Hybrid Modular Multilevel Converter Family and Modular DC Circuit Breaker for Medium-voltage DC (MVDC) Applications
With the increasing maturity and flexibility of power electronics-based voltage conversion techniques, DC grids, and distribution systems have gained significant interest. These systems offer advantages such as improved power quality, efficiency, and flexibility. Medium-voltage DC (MVDC) applications, including shipboard, railway systems, distribution networks, and microgrids, are emerging as critical areas of interest. To integrate MVDC systems with existing power grids, MV AC/DC conversion techniques are crucial. Moreover, the lack of mature protection strategies and equipment, particularly DC circuit breakers (DCCB), poses a significant challenge to the development of MVDC systems. Therefore, this thesis aims to address two primary challenges in the field: the improved topologies of MV AC/DC conversion techniques for interfacing MVDC systems with power grids and the development of high power density DCCB for MVDC systems.
The traditional modular multilevel converter (MMC) is widely used for medium voltage (MV) AC/DC conversion due to its modularity, scalability, and reliability. However, the presence of numerous semiconductor devices and capacitors in MMCs results in challenges such as low power efficiency and density. To enhance the performance of MMCs, this thesis proposes several novel hybrid MMC (HMMC) topologies, including the three-level HMMC, flying capacitor HMMC, and hybrid-leg MMC. These topologies aim to leverage the advantages of both conventional multilevel converters and MMCs. By replacing the low-voltage (LV) submodule (SM) in MMCs with a simple high-voltage (HV) switch, higher efficiency, a smaller footprint, and lower cost can be achieved. The HV switch operates at line frequency, simplifying device-switching and addressing the challenges of series-connected devices. The introduction of additional HV switches enables alternative connections compared to traditional MMCs, reducing the number of required SMs. Consequently, there is a significant reduction in the number of semiconductor devices, capacitor energy storage, and power losses. Furthermore, an average model is developed for the three-level HMMC to illustrate the additional power flow path between the AC and DC sides, as well as the reduced SM capacitor energy storage requirement. As a result, the proposed HMMCs exhibit substantial potential to replace traditional MMCs, offering higher efficiency and power density.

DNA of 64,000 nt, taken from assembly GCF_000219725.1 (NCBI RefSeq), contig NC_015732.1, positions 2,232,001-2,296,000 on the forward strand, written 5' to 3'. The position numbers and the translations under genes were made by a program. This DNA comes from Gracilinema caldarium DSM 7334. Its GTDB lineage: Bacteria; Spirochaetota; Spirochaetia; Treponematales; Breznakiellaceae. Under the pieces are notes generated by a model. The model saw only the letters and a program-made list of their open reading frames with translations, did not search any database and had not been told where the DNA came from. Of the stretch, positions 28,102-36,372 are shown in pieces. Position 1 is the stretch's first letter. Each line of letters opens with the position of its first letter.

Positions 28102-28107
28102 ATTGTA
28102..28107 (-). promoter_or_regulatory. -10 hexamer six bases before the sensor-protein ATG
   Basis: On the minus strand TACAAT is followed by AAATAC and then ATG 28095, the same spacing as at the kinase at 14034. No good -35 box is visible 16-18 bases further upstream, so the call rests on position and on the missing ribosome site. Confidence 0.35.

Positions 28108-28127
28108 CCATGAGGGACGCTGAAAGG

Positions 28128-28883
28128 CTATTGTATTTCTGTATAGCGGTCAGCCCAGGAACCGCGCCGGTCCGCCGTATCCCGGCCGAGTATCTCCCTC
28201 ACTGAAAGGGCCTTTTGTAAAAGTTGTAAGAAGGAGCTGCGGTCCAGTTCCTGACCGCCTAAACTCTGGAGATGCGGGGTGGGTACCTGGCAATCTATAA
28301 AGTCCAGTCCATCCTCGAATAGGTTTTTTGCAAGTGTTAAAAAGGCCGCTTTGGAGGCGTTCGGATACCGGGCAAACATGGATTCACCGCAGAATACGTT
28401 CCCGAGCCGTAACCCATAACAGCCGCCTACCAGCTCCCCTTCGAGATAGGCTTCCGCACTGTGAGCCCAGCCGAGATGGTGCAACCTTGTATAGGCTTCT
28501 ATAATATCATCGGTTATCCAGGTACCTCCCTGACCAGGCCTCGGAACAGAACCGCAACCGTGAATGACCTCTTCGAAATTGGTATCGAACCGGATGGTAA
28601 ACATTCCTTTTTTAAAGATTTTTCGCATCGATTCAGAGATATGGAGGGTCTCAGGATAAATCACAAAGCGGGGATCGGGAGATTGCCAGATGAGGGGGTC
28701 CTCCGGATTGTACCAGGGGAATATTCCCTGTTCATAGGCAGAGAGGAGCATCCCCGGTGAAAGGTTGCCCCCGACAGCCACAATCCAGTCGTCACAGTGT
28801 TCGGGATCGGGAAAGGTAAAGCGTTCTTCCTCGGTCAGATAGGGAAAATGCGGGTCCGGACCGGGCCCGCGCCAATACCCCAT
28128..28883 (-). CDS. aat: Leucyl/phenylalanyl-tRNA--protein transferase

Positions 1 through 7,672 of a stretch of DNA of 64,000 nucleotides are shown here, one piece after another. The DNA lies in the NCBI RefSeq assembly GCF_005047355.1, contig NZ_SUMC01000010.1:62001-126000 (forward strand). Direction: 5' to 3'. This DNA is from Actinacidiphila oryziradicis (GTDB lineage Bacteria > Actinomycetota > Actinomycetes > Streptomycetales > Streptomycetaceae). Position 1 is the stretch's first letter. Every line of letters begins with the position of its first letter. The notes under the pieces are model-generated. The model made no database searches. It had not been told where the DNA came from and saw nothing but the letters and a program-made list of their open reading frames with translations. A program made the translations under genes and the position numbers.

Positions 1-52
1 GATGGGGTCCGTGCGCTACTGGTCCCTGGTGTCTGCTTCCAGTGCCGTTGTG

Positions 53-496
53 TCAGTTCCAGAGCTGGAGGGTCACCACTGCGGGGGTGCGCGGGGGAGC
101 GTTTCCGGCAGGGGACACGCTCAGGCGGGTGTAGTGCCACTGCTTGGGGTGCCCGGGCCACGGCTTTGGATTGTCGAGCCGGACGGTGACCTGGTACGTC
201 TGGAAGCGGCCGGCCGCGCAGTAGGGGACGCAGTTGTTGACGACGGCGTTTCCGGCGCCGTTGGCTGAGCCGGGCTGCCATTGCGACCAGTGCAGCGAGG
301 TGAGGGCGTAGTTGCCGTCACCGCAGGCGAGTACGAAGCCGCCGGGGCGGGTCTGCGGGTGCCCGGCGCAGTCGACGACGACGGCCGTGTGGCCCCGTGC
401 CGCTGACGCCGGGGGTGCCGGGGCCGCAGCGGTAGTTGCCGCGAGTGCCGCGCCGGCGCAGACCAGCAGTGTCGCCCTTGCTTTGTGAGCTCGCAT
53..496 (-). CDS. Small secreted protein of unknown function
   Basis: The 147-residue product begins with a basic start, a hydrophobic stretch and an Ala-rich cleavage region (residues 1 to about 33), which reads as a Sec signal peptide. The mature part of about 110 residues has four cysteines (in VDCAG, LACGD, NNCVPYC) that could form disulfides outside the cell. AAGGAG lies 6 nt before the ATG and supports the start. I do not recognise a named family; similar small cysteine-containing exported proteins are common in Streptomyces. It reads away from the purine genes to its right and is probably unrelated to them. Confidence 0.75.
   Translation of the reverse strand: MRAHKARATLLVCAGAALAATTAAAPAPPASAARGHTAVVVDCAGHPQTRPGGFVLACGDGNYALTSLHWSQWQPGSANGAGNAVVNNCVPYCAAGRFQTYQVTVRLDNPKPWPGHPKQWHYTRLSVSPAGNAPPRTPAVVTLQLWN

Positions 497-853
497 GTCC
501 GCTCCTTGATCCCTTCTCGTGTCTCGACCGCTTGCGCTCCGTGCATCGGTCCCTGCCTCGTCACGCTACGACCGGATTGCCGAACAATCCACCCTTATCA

Unidirectional high-voltage (HV) and medium-voltage (MV) rectifiers are essential for applications where power flows exclusively from the AC to the DC side. Examples of such applications include HVDC transmission, front-end converters for electric vehicle (EV) charging stations, and data centers. Therefore, hybrid modular multilevel rectifiers (HMMRs) are proposed for these unidirectional AC/DC applications. Instead of utilizing active devices for HV switches, the HMMR employs HV diode to achieve step-up HMMR, step-down HMMR, and flying capacitor HMMR configurations. As diodes are passive devices that do not require gate driver units, the HMMR design becomes simpler, resulting in cost and volume savings. Additionally, voltage sharing among the HV diode stack becomes more manageable as concerns regarding gate signal mismatch are eliminated. However, it is important to note that diodes lack current interruption capability. This limitation requires further investigation, particularly in non-unity power factor (PF) operations, which may impose restrictions on the operational range of the rectifiers.
In terms of medium voltage (MV) DC circuit breakers (DCCB), this paper introduces the concept and design procedure of a high-power-density, modular, and scalable power electronic interrupter (PEI) for MV hybrid circuit breakers (HCB). The analysis includes trade-offs and limiting factors of various components within a single PEI module. A prototype of a 12 kV, 1 kA breaking-capable PEI is constructed, and new staged turn-off strategies are proposed to ensure the balanced distribution of metal-oxide varistor (MOV) energy. The developed PEI achieves a peak power density of 7.4 kW/cm
For series-connected devices in SSCB or HCB configurations, the conventional gate driver structure necessitates an individual gate driver unit, fiber-optic, and isolated power supplies for each device. This design increases cost and volume, particularly for this single-pulse application. To address this issue, two new single gate driver structures are proposed to reduce component count and system complexity. The first solution, namely the MOV-coupled structure, employs a metal-oxide varistor (MOV) for the turn-off path. On the other hand, the transformer-coupled structure combines the auxiliary power and gate signal, enabling both simultaneous and staged turn-off schemes. Moreover, the cascaded high- and lower-voltage transformer structure simplifies insulation design and demonstrates improved scalability. These proposed gate driver structures aim to streamline the system, reduce component numbers, and simplify control for series-connected devices, leading to cost savings and improved overall performance.